|Publication number||US5837479 A|
|Application number||US 08/480,065|
|Publication date||Nov 17, 1998|
|Filing date||Jun 7, 1995|
|Priority date||Sep 22, 1992|
|Publication number||08480065, 480065, US 5837479 A, US 5837479A, US-A-5837479, US5837479 A, US5837479A|
|Inventors||Donald A. Young, Michael K. O'Banion, Virginia D. Winn|
|Original Assignee||Young; Donald A., O'banion; Michael K., Winn; Virginia D.|
|Export Citation||BiBTeX, EndNote, RefMan|
|Patent Citations (4), Non-Patent Citations (112), Referenced by (17), Classifications (20), Legal Events (5)|
|External Links: USPTO, USPTO Assignment, Espacenet|
This invention was made with government support under grant number DK 16177, awarded by the National Institutes of Health. The government has certain rights in the invention.
This is a division of application Ser. No. 08/487,752, filed Jun. 7, 1995, which is a continuation-in-part of Ser. No. 08/231,456, filed Apr. 20, 1994, now abandoned which is a continuation-in-part of Ser. No. 08/054,364, filed Apr. 28, 1993, now abandoned which is a continuation-in-part of Ser. No. 07/983,835, filed Dec. 1, 1992 (abandoned), which is a continuation-in-part of Ser. No. 07/949,780, filed Sep. 22, 1992 (abandoned); and is also a continuation-in-part of Ser. No. 08/034,143, filed Mar. 22, 1993, now abandoned which is a continuation of U.S. patent application Ser. No. 07/949,780, filed Sep. 22, 1992, now abandoned each which is incorporated by reference in its entirety.
2. Background of the Invention
3. Summary of the Invention
4. Description of the Drawings
5. Detailed Description of the Invention
5.1. DNA Encoding Mammalian PGHS-2
5.2. Expressing the PGHS-2 Gene Product
5.2.1. Construction of Expression Vectors and Preparation of Transfectants
5.2.2. Identification of Transfectants or Transformants Expressing the PGHS-2 Gene Product
5.2.3. Cell Lines Expressing PGHS-1 or PGHS-2
5.2.4 Purification of the PGHS-2 Gene Product
5.3. Antibodies to the PGHS-2 Gene Product
5.5. Gene Therapies Based on the PGHS-2 Gene
5.6. Drug Screening Assays
5.7. Compounds Identified in the Screens
5.8. Pharmaceutical Formulations and Routes of Administration
5.8.1. Effective Dosage
5.8.2. Composition and Formulation
5.8.3. Routes of Administration
6. EXAMPLE: Isolation, Cloning, and Sequencing of Murine PGHS-2
6.1. Materials and Methods
6.1.1. Cells and Cell Cultures
6.1.2. Determination of Cyclooxygenase Activity
6.1.3. RNA Preparation
6.1.4. cDNA Synthesis
6.1.5. In Vitro Transcription, In Vitro Translation, Immunoprecipitation, and Primer Extension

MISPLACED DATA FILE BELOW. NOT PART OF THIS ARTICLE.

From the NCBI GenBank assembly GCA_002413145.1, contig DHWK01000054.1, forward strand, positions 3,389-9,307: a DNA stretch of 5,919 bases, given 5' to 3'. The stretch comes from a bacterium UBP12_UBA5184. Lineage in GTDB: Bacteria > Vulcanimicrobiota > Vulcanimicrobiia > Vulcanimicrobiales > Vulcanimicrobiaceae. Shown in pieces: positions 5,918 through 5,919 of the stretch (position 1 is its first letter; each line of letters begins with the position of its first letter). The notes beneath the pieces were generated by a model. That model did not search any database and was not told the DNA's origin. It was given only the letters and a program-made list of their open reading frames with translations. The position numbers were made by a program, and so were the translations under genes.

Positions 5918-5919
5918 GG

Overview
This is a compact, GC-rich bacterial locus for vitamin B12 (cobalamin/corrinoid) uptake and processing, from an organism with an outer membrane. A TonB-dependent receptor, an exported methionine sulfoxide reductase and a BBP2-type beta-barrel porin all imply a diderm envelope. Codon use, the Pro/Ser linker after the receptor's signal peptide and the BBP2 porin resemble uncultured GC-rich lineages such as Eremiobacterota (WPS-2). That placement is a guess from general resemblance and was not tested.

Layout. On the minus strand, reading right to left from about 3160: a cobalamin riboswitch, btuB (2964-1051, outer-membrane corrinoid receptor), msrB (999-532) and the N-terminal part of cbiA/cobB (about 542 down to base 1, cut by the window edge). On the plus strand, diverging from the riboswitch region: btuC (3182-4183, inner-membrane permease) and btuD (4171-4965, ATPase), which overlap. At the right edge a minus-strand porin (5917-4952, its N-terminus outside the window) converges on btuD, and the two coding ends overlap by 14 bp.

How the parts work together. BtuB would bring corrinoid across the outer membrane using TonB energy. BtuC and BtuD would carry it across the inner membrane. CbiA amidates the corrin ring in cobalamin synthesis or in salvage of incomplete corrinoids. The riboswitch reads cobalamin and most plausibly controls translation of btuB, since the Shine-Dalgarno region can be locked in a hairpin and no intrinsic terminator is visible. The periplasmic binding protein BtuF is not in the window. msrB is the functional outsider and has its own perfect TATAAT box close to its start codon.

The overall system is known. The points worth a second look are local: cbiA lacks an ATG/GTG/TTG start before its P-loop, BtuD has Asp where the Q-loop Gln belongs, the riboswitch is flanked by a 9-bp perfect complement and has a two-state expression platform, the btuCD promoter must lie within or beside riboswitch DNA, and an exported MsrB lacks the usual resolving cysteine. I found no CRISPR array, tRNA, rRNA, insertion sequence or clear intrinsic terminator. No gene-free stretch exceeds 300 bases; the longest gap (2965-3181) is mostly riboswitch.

6.1.6. cDNA Expression and PGE2 Determination
6.1.7. Northern Blot Analysis
6.1.8. Expressions of PGHS-2 in Human Monocytes
6.2.1. Identification and Characterization of PGHS-2
6.2.2. PGHS-2 cDNA Expression in COS Cells Produced a Functional Prostaglandin H Synthase
6.2.3. Dexamethasone Specifically Reduces Expression of PGHS-2 and not PGHS-1 in Human Monocytes
7. EXAMPLE: Drug Assays Using PGHS-2 Transfectants
7.1. Materials and Methods
7.1.1. Expression Vector Construction
7.1.2. Transfection and Establishment of Stable Cell Lines
7.1.3. Drug Screening Studies
7.2.1. Expression Vectors
7.2.2. Cell Line Characterization
7.2.3. Stability of PGE2 Production
7.2.4. Drug Screening Studies
8. EXAMPLE: Preparation of Microsomal Extracts and In Vitro Testing of Cyclooxygenase Activity
EXAMPLE: Isolation, Cloning and Sequencing of Human PGHS-2
9.1. Materials and Methods
9.1.1. Generation of Human PGHS-1 and Human PGHS-2 cDNA Clones
9.1.2. Generation of Plasmid Constructs for Transfection and Sequencing
9.1.3. Generation of Stably Transfected Mammalian Cell Lines
9.1.4. Testing the G418 Resistant Cell Lines and Confirming the Stable Expression of PGHS-2 and PGHS-1 Activity
9.2.1. Sequence of Human PGHS-2
9.2.2. Transformed Cell Lines Stably Expressed PGHS-1 and PGHS-2
10. EXAMPLE: Nonsteroidal Anti-Inflammatory Drug (NSAID) Studies on Stable Human PGHS-1 and PGHS-2 Cell Lines
11. Deposit of Microorganisms
The present invention relates to the gene encoding the mammalian prostaglandin H synthase-2, hereinafter "PGHS-2," and its product. Mammalian prostaglandin H synthase-1, hereinafter "PGHS-1," is responsible for the constitutive prostaglandin synthesis in mammalian physiology. PGHS-2 was discovered to be responsible for the increased prostaglandin synthesis associated with inflammation. The invention relates to PGHS-2 and to compounds which specifically modulate the expression of PGHS-2 and not PGHS-1 including but not limited to nucleic acid encoding PGHS-2 and homologues, analogues, and deletions thereof, as well as antisense, ribozyme, triple helix, antibody, and polypeptide molecules and small inorganic molecules. The invention further relates to methods of diagnosing an aberrant PGHS-2 gene and gene product as well as gene therapies for use as a remedy for such aberrant PGHS-2 gene or gene product. In addition, the invention relates to pharmaceutical formulations and routes of administration for such remedies.